The Securities and Exchange Commission will limit the ability of traders to bet on a drop in shares of brokerage firms, Freddie Mac and Fannie Mae as part of a crackdown on stock manipulation, the agency's chairman said.
Christopher Cox told the Senate Banking Committee that the agency will require traders to hold shares of the two mortgage buyers and the brokerages before they execute a short sale.
The emergency order, to be in effect for 30 days, will bar the practice called naked short selling, in which traders avoid the financial cost of borrowing shares when betting they'll fall.
“Since it's impossible to police false rumors, the next best option for protecting fragile financial institutions is to halt short-selling for a time being,” said David Trone, analyst at Fox-Pitt Kelton Cochran Caronia Waller. “The SEC's action is at least a partial measure.”
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The SEC is investigating whether trading abuses contributed to the collapse of Bear Stearns Cos. in March and the 80 percent drop in the market value of larger rival Lehman Brothers Holdings Inc. this year. Fannie Mae and Freddie Mac have each lost about 80 percent of their value amid speculation the mortgage-market crisis may push the firms into insolvency.
Hedge-fund manager William Ackman, who oversees $6 billion at Pershing Square Capital Management, is among those betting shares of Fannie Mae and Freddie Mac will fall. There's no indication he is engaging in naked short selling, in which traders never borrow shares from their broker or deliver the stock to buyers.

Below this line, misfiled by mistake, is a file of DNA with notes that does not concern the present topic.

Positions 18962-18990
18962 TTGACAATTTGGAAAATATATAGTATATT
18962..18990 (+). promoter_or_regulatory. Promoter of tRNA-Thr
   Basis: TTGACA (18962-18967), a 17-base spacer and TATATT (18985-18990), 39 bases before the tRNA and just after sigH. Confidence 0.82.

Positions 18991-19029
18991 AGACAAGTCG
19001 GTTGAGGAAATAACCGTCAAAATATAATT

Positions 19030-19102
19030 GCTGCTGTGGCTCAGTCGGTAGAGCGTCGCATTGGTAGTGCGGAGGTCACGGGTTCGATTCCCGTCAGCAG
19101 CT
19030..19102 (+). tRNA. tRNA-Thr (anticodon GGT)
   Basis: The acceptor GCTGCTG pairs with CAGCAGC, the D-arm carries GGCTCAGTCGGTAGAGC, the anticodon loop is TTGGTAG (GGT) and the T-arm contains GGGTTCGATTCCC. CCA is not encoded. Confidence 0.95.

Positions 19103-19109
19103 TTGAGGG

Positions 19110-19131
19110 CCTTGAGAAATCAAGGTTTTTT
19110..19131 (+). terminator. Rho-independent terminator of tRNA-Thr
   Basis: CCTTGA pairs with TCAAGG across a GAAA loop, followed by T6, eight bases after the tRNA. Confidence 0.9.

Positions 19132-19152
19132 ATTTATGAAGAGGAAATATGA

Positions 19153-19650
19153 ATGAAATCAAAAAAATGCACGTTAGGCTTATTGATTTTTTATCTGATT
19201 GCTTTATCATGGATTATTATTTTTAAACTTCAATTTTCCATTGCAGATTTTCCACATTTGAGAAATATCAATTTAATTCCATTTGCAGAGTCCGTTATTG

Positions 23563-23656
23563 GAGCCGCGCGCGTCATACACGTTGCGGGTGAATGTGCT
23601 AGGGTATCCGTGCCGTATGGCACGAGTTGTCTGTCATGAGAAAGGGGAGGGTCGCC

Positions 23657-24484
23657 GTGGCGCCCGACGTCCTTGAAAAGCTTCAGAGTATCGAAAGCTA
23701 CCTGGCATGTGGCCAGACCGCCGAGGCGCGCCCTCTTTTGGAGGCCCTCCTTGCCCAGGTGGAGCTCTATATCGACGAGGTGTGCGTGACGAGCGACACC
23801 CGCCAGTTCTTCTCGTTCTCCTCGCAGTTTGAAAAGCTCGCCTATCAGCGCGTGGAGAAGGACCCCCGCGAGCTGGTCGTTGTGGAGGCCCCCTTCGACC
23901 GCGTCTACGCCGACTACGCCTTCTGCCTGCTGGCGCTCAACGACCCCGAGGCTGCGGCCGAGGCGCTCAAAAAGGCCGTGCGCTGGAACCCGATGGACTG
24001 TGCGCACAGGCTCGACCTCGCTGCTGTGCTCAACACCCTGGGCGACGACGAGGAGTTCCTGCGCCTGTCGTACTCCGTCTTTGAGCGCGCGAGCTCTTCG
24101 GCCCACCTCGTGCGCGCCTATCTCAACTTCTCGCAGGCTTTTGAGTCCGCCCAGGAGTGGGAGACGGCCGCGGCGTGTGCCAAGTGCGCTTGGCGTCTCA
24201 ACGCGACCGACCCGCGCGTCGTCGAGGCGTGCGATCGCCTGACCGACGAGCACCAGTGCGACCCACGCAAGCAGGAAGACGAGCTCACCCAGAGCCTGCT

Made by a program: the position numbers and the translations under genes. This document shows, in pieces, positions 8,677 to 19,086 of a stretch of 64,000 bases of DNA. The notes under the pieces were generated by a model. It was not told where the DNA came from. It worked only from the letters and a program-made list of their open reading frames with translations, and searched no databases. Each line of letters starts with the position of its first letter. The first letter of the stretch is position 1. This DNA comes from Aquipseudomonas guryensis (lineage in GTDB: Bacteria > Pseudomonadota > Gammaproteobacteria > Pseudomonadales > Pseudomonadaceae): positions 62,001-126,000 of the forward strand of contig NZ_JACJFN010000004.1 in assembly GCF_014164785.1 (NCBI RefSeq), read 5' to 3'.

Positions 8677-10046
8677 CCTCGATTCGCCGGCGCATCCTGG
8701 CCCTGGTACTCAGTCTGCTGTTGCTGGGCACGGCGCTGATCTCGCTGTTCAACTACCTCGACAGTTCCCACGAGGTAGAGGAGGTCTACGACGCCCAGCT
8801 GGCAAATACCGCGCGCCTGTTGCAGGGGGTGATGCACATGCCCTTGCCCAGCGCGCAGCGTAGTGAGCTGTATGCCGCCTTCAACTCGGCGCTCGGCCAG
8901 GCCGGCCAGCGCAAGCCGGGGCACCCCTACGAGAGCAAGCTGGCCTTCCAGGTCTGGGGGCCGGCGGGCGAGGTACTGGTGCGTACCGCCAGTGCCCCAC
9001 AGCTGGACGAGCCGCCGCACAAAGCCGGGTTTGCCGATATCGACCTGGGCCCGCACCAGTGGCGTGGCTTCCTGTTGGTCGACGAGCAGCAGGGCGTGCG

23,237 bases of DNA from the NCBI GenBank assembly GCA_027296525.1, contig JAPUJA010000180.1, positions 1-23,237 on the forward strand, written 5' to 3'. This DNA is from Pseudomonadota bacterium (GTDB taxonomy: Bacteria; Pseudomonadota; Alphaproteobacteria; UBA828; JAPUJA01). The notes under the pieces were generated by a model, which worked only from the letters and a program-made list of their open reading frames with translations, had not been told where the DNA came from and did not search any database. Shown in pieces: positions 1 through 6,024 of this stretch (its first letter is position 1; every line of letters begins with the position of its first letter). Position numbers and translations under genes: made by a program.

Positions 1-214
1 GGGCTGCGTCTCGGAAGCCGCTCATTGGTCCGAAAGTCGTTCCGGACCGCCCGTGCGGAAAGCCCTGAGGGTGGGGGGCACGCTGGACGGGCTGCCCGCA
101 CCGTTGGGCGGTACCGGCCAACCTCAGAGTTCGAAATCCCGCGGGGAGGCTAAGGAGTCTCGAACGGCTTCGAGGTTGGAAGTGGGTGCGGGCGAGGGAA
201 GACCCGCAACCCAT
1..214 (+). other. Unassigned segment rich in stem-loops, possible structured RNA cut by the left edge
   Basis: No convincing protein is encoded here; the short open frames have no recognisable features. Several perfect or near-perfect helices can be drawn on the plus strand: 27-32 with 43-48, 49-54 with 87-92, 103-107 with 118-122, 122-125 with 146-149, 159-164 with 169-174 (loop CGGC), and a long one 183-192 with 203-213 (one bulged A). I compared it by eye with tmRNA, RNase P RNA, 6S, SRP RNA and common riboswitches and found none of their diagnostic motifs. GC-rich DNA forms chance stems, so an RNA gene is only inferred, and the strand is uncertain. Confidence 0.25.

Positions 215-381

The SEC had been reluctant to curb short sales “because it would require a major retooling of the plumbing of Wall Street,” said James Angel, a professor at Georgetown University studying short sales. “It's only when the big Wall Street firms are threatened that the SEC does something about it.”
Cox said the SEC also will draft rules “to address these same issues across the entire market.”
Short-sellers, who borrow shares betting that they'll decline, are spreading rumors about Lehman in an organized attempt to depress the stock, according to Richard Bove, bank analyst at Ladenburg Thalmann & Co. in Lutz, Florida.
“As with Bear Stearns, Lehman has been targeted by the fear-trade,” Fox-Pitt's Trone said in a report Monday. Lehman should go private to avoid attacks by short-sellers, he said.
Freddie Mac, down as much as 34 percent today before Cox's comments, fell 26 percent to $5.26 in New York Stock Exchange composite trading. Fannie Mae tumbled 27 percent. Lehman rose 82 cents, or 6.6 percent, to $13.22, ending a four-day slide.